No land with out a lord; no property without a liege. Those that have served in the Field Office shall, if they have integrated enough with successful people, be granted land of their own with approval from the sovereign. This is where the Field Office staff begins being impacted directly. To manage the need for a large number of Field Offices (one, sometimes two, in each county), the State has divided into a number of geographic and geopolitical (in one case) areas. A Director runs each area, much like a manorial noble in Britain would centuries ago (except with less killing, death, etc). They answer to the Assistant Director of the programs (the individual who I described earlier serves in this role and is wonderful at it). On a day to day basis, it is the Regional Director who’s vision is instituted and who’s dictates matter most. This position is therefore the most important managerial position for the Field Office: from performance evaluations and other personnel matters to communication regarding policy and regulation of the programs, their stamp is on nearly everything in the fief they have been granted.
Unfortunately, the Regional Director (RD) under whom I served was not a good one: tyrannical and flighty are the easiest descriptors. The RD’s answer for most problems was to criticize and take power to institute what was perceived as necessary. The RD has a number of assistants that serve as Data Analysts for the area. The Data Analysts (DAs) are important in these situations, from my observations. I noted that when there were DAs that were willing to investigate, provide accurate and concise real world information, and otherwise talk to the Field Offices, the RD would follow their lead. Being a report driven performance evaluated position, the RD wants numbers to demonstrate strong guidance and compliance with federal goals. In cases where the DAs aren’t doing this and are pushing to be as favorable to the boss as possible, the RD gets as much leeway as they can and the only person that can hold them accountable is in Central Office and in most cases is over 100 miles away from any Regional Office in the state (the RDs get to designate their own Regional Offices upon assuming the title).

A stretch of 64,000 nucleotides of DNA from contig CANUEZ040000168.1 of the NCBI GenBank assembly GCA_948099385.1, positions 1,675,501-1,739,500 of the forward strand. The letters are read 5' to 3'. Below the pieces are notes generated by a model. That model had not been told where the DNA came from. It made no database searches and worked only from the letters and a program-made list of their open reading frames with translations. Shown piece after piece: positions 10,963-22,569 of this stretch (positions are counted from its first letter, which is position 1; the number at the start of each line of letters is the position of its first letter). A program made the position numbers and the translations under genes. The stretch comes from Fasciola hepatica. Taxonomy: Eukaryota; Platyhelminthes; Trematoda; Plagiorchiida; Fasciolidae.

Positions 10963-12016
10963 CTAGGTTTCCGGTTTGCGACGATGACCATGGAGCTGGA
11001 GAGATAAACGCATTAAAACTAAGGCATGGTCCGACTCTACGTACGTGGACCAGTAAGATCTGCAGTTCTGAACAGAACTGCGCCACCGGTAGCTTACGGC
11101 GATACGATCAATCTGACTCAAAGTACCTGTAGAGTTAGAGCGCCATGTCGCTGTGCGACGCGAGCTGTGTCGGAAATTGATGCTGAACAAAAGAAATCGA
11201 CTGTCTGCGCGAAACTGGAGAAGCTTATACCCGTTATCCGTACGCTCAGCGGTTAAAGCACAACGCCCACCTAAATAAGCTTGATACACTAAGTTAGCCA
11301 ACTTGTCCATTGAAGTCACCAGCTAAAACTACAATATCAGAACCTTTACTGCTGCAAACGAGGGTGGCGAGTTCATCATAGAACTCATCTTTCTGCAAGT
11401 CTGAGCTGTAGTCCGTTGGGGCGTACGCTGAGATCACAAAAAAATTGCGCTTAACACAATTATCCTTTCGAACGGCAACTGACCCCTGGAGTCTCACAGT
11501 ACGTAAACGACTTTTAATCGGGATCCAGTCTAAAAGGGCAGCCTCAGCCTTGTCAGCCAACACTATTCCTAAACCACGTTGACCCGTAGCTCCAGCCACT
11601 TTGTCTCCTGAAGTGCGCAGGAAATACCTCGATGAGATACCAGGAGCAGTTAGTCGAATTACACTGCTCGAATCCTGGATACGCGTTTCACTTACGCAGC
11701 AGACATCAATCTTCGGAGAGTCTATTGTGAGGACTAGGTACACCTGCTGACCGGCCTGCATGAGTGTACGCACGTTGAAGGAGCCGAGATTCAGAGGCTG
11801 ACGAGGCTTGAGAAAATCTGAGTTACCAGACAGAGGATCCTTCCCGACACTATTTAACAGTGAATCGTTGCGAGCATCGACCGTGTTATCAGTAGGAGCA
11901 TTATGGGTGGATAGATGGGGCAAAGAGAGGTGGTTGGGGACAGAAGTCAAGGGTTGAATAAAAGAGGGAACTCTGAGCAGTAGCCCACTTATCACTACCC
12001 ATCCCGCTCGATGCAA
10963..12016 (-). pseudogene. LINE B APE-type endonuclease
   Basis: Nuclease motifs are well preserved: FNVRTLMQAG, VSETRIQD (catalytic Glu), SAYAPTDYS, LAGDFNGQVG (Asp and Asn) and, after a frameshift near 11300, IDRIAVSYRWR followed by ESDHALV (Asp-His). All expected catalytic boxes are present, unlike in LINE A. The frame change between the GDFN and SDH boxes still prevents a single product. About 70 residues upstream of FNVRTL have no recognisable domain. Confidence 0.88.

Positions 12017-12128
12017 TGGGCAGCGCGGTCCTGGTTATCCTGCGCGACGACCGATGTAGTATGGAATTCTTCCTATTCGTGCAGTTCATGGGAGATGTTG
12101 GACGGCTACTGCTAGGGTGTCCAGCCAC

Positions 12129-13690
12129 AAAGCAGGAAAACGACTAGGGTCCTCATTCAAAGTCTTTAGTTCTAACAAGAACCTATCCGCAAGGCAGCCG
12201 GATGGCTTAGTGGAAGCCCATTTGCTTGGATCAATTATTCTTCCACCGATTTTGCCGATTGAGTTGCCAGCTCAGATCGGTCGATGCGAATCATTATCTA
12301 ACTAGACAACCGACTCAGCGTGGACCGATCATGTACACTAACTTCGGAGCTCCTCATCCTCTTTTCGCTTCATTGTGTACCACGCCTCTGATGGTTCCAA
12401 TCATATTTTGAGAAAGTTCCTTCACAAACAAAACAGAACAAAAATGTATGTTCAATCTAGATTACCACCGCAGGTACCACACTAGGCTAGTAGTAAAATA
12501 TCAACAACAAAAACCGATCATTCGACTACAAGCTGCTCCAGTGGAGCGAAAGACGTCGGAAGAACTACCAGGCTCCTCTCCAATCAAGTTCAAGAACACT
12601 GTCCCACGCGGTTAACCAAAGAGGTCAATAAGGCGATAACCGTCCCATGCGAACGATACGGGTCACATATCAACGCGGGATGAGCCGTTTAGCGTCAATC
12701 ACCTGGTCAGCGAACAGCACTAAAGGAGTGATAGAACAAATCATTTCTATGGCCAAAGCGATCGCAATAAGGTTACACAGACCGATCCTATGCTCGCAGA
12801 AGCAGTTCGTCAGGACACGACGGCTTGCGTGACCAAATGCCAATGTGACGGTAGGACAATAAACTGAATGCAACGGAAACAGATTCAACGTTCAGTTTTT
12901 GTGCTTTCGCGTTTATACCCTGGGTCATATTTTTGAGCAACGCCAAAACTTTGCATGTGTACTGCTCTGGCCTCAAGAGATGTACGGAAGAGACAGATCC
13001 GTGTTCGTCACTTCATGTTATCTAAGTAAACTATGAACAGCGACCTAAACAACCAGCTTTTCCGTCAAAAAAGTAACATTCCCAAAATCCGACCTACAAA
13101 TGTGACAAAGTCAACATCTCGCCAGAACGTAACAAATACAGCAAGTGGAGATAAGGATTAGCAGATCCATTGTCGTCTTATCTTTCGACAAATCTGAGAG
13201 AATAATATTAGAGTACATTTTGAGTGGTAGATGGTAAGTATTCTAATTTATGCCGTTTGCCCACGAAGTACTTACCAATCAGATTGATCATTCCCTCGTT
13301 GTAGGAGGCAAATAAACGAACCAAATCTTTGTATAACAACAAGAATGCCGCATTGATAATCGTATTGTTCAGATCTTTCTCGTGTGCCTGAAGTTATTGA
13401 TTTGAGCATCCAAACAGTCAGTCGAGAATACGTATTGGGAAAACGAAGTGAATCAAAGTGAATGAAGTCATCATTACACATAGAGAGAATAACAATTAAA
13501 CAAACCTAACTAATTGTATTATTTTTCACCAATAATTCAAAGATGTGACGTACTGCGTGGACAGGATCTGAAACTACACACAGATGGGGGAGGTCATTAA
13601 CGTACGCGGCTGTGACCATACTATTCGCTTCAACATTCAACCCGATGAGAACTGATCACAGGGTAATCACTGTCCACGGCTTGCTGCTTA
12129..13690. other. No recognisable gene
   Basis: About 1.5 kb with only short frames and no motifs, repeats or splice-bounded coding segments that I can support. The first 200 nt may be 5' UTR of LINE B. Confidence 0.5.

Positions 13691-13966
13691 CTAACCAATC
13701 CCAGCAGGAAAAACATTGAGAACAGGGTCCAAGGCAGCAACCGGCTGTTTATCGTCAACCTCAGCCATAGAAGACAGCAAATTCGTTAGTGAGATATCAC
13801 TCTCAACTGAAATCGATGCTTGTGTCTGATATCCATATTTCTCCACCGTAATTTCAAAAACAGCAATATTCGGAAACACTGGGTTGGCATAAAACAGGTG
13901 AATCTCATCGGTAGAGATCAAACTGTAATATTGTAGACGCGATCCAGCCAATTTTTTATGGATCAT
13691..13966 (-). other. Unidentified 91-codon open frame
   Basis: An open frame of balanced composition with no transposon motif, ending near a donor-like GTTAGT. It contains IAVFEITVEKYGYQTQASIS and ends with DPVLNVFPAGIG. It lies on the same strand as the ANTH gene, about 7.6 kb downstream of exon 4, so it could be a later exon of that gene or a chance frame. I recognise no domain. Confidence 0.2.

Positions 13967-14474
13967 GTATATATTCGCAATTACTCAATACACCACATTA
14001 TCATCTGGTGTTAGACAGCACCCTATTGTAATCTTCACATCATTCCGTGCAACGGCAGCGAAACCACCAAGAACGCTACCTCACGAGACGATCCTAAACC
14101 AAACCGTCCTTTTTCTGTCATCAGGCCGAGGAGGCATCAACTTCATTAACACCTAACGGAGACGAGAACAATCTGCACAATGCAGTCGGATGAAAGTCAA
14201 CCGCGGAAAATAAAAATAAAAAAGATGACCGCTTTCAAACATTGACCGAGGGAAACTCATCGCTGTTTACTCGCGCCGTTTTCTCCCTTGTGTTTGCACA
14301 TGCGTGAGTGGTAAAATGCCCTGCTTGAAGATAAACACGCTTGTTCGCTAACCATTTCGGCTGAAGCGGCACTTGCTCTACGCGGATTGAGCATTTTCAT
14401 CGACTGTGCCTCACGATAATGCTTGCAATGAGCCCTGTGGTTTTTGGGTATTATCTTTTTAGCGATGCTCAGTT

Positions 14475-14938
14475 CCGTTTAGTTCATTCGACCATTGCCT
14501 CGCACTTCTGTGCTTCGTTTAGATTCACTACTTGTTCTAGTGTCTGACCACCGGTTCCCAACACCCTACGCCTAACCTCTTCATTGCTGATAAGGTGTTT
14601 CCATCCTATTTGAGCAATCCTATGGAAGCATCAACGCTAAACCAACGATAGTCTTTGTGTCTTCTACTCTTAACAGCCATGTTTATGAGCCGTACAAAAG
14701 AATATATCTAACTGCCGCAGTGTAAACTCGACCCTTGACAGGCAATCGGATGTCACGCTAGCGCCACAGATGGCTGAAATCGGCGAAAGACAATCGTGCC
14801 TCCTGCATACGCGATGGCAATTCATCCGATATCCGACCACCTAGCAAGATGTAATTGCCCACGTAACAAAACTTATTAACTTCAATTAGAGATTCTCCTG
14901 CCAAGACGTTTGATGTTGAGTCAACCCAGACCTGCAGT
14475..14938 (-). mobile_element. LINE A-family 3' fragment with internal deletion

Underneath the RD, each Field Office has a Director whose goals it is to facilitate the services for the county. The Field Office Director was my guiding light and additional inspiration. The Director’s job is to supervise and manage personnel and to abet the Field Office to meet Federal goals. However, each office has a Director, the RD’s vision is implemented by the Field Office Directors. When one has a boss that has the ability to control nearly each aspect of your day, then you will find yourself complying with dictates that may absolutely no sense and often don’t have the backing of the clergy from Central Office.